Don’t risk teacher pensions to grow government

Spend now, pay later was Michigan’s longtime operating strategy. The state ignored its mounting future obligations in favor of adding new programs and projects.

Former Gov. Rick Snyder put an end to the practice with an ambitious plan to pay down the state’s unfunded retiree pension and health care debt, a step that assured the solvency of the benefits while also providing more money for classrooms.

The measures Snyder and a Republican Legislature put in place have greatly reduced the unfunded liability and kept the state on track to wipe it out entirely by 2038.

In her new budget, Gov. Gretchen Whitmer is abandoning that disciplined approach. She wants to dip into teacher pension payments to reclaim $670 million for growing the size of government.

The governor claims the Michigan Public School Employees’ Retirement System is now 99% percent funded, so socking away so much additional money is unnecessary.

She isn’t telling the whole story. Combined, the teacher pension and health care funds are indeed in much better shape than they were when Snyder began the accelerated paydown schedule.

But the future obligation still totals roughly $35 billion. And while the governor boasts she has reduced state debt by $18 billion since taking office, that, too, is inaccurate. The $18 billion is the amount Michigan made in payments, but the debt total decreased by just $2.4 billion, according to the Senate Fiscal Agency. Anyone with a mortgage understands the math — not every dollar of the monthly payment reduces the principle.

It may be that Michigan will knock down its unfunded retiree obligations to zero before 2038, but it’s too early to declare the mission accomplished.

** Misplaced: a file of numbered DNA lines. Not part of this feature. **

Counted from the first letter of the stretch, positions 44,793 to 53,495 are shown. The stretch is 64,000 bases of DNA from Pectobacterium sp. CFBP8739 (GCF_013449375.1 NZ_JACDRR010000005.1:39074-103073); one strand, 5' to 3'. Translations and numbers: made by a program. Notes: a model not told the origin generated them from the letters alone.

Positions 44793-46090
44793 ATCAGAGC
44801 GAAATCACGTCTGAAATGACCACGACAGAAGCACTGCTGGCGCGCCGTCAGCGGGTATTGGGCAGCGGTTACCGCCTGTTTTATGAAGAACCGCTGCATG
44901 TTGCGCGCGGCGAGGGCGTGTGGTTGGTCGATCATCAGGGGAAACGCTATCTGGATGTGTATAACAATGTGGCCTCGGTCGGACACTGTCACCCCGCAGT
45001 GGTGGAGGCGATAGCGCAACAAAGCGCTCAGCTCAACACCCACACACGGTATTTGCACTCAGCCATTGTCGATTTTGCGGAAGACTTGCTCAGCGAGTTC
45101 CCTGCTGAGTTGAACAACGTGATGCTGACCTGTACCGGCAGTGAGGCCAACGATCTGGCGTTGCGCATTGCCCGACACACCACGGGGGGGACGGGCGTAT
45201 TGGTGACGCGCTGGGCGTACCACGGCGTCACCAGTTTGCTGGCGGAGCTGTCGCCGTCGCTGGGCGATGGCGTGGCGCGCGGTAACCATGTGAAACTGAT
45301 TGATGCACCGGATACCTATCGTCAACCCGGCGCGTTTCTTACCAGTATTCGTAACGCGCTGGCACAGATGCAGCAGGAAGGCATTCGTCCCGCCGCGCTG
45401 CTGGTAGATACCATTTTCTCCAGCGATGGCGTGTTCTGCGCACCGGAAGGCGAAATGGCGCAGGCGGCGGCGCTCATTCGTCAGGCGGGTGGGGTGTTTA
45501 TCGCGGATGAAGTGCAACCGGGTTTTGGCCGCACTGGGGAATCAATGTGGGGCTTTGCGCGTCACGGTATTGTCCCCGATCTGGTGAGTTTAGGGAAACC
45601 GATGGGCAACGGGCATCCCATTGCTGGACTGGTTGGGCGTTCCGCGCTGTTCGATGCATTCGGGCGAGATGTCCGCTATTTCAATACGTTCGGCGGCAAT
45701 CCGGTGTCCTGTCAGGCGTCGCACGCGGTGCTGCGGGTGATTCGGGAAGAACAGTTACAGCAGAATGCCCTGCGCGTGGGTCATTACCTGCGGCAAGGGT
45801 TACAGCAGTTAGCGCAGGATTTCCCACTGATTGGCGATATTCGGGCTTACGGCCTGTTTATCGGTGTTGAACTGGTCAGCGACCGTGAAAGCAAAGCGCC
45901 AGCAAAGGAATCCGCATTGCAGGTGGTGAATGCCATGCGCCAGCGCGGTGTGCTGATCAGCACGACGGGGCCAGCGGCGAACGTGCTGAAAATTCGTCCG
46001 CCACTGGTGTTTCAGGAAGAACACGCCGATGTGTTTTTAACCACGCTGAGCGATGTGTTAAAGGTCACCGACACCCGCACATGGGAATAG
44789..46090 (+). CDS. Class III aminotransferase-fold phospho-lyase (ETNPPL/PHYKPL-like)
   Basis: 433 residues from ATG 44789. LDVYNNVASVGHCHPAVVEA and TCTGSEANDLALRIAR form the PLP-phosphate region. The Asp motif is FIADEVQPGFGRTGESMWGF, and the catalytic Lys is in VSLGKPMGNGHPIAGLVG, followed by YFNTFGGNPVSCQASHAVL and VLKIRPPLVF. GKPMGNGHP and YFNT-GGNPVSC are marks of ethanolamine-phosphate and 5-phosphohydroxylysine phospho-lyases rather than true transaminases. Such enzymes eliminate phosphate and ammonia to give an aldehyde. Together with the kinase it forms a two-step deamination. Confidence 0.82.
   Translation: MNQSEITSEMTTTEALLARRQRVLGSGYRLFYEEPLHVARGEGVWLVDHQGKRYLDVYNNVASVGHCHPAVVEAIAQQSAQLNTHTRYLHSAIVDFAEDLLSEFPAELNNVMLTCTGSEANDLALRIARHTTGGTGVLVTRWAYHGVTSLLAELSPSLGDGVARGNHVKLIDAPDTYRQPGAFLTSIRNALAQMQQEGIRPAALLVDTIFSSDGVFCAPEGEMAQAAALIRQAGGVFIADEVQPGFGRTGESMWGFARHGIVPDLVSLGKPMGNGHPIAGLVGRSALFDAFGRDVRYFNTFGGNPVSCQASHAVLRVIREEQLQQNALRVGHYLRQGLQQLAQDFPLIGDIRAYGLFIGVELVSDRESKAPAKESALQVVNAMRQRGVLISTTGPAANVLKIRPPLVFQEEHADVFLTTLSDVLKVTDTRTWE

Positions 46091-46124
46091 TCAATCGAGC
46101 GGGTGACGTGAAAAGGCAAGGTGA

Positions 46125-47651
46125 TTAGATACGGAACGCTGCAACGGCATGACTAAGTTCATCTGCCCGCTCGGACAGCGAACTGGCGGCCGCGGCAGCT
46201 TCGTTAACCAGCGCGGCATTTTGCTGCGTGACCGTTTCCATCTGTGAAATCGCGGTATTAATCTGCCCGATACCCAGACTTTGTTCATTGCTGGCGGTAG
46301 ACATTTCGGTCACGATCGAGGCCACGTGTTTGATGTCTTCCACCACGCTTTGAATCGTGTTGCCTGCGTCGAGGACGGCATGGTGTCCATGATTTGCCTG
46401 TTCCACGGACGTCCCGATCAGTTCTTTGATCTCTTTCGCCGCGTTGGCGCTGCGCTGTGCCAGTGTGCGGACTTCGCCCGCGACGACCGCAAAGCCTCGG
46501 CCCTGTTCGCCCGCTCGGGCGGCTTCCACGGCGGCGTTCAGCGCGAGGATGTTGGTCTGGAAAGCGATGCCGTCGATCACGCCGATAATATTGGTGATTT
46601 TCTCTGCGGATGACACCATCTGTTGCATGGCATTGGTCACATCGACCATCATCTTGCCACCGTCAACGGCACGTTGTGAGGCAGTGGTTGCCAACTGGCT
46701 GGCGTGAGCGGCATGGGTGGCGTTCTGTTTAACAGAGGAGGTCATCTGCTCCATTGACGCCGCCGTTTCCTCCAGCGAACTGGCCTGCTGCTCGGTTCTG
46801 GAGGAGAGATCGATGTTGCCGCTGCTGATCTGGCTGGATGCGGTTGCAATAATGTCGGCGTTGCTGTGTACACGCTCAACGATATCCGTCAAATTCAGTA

“We’re making progress, but it’s not the time to back off,” says Jase Bolger, who was the Republican House speaker when the first of the debt reduction policies were put in place. “It really is a raiding of the teacher’s pension fund.”

Putting retiree pensions at greater risk might be justified in a time of emergency. That’s not the case this year. Michigan just spent down a $9 billion surplus provided mostly by federal COVID relief funds. It used the bonus cash to fund a host of new spending programs.

Now Whitmer is on the hunt to find more sources of revenue to keep the spree going. She’s already engineered a $700 million tax hike by clawing back last year’s income tax rate reduction.

The $670 million from the pension payments will be used in part to extend to all Michigan households, even the wealthiest, the state’s free pre-school program, which already covers low- and middle-income families.

The governor also proposes ending means testing for community college scholarships and making them universal as well.

Whitmer’s agenda returns the state to its undisciplined budgeting past. It is reckless to ditch a law that promises to protect teacher retiree benefits and frees school districts of crushing pension payments while such a sizeable debt still exists.

The health of pension systems depends on more than just the amount of money paid into them. They are also impacted by interest rates, the stock market, investment decisions and inflation. Should any of those factors turn in the wrong direction, the condition of Michigan’s systems would be less robust.

Michigan is better positioned for the future thanks to Snyder’s responsible foresight. Reverting to the bad fiscal habits of the past risks undoing a decade of hard work.

— The Detroit News


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